Apr 11, 2022
1 mins read
Hello to all friends, neighbors, mates, artists, and everyone else...welcome to another write-up edition. Let us be kinder to one another, here’s to those who inspire me and you... and sometimes we may not even know it. I am certain you have heard people asking this question time and time again ~ What does music mean to you"? I would not want to even imagine a world without it. I love all types of music and hope to share many other interesting facts with you in the coming days, weeks, and months ahead. At this moment, let's go over one of the most celebrated songs of jazz.
"Lullaby of Birdland" is a jazz standard and popular song composed by George Shearing with lyrics by George David Weiss. It was written in 1952 for Morris Levy, the owner of the New York jazz club called Birdland. Levy had reached out to Shearing and informed him that he had launched a Birdland-sponsored disk jockey show, and he wanted Shearing to record a topic, which was "to be played every hour on the hour." Levy originally wanted his own music to be recorded, but Shearing insisted he couldn't relate much and preferred to compose his own music.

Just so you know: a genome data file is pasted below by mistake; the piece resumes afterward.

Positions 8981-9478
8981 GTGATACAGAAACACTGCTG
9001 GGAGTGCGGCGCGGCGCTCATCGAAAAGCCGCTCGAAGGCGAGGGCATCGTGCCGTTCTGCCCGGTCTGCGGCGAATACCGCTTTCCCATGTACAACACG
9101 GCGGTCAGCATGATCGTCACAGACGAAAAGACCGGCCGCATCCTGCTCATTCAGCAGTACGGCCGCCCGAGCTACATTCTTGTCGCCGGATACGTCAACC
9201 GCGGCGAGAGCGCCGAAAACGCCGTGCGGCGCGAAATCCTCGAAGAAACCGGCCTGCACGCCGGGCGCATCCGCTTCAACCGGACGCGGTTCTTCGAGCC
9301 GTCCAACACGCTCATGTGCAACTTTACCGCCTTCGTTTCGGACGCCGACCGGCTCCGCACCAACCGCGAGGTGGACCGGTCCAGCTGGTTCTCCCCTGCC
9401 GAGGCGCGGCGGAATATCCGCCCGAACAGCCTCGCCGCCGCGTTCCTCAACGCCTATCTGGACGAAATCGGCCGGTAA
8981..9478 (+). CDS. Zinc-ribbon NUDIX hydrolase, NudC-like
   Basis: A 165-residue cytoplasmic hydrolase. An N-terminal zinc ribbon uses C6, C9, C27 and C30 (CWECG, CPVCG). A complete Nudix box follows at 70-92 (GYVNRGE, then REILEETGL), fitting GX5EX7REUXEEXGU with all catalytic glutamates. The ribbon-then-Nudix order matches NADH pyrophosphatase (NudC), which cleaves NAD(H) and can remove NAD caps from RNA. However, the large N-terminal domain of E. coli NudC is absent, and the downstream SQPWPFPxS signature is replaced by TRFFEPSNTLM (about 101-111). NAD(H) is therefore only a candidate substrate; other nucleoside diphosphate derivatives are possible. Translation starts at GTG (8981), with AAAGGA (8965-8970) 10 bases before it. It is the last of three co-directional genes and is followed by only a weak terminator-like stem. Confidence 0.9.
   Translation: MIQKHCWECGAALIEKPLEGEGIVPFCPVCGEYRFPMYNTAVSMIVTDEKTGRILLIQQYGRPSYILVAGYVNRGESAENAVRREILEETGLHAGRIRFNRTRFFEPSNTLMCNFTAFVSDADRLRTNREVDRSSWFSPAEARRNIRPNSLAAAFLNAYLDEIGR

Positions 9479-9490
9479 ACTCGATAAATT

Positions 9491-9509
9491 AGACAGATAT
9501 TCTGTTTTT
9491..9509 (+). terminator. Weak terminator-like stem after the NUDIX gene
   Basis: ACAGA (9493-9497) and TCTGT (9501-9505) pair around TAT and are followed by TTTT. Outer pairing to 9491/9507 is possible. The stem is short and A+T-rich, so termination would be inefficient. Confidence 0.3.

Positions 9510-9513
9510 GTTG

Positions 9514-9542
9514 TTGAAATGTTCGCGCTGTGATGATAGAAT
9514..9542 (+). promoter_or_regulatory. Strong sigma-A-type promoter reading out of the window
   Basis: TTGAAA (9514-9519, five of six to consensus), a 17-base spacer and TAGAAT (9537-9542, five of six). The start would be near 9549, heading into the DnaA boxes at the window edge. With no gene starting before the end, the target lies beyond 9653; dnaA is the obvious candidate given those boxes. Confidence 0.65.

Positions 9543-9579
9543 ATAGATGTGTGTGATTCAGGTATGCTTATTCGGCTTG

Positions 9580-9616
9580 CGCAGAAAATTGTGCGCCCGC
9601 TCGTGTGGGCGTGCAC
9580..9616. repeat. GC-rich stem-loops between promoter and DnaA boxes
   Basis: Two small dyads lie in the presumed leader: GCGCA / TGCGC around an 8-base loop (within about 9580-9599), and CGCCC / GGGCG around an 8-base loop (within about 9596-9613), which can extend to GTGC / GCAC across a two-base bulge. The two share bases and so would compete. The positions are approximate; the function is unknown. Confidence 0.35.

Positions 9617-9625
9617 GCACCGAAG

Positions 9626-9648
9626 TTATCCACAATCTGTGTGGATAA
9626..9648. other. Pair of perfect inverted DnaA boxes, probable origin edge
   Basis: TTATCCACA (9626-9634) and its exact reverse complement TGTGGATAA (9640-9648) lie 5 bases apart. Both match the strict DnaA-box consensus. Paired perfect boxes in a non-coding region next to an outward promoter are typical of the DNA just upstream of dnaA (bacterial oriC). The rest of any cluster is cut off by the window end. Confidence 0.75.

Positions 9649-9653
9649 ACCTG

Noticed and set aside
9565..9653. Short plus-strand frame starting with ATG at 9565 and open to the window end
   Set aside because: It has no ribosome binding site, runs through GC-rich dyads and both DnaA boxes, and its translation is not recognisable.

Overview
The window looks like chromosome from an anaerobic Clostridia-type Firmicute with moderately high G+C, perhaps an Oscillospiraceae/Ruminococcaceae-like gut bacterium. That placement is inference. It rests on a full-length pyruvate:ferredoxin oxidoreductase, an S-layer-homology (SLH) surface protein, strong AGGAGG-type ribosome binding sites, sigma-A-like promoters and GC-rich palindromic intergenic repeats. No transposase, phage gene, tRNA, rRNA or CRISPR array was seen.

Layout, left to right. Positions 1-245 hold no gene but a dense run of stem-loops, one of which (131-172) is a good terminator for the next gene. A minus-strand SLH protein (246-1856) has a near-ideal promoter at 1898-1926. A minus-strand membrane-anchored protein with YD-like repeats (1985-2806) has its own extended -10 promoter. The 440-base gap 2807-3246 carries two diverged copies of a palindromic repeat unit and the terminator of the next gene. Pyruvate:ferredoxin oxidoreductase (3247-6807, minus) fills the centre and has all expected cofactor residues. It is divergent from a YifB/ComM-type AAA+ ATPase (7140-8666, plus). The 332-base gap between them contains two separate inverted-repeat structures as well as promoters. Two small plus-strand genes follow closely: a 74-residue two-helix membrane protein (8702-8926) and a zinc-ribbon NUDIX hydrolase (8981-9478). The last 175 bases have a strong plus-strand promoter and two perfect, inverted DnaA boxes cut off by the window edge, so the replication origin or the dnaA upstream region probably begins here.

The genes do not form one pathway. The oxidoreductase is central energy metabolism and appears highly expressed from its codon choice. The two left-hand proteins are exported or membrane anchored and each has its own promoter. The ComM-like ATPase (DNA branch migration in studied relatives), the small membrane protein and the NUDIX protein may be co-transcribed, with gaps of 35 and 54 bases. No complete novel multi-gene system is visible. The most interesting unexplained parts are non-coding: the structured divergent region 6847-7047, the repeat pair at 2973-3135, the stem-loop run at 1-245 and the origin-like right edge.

Both compromised by sharing the rights of the song; the composer's rights went to Shearing, while the publishing rights went to Levy. For the artist, the music is in thirty-two bar form and its original key was F minor. The song spends an equal amount of time in both minor and major modes. It is a popular one among singers, so if you work with them often this is a good one to know. Be prepared to play this tune in any key.
This song has been recorded by several artists', and one of those is Canada's first lady of jazz, singer Eleanor Collins . The Canada Post honored her with a commemorative stamp in 2022. Here is a recording from 1965, and if you have never heard of this song or Eleanor... sit back and enjoy for a couple minutes. Thank you for hanging out with me and see you next time!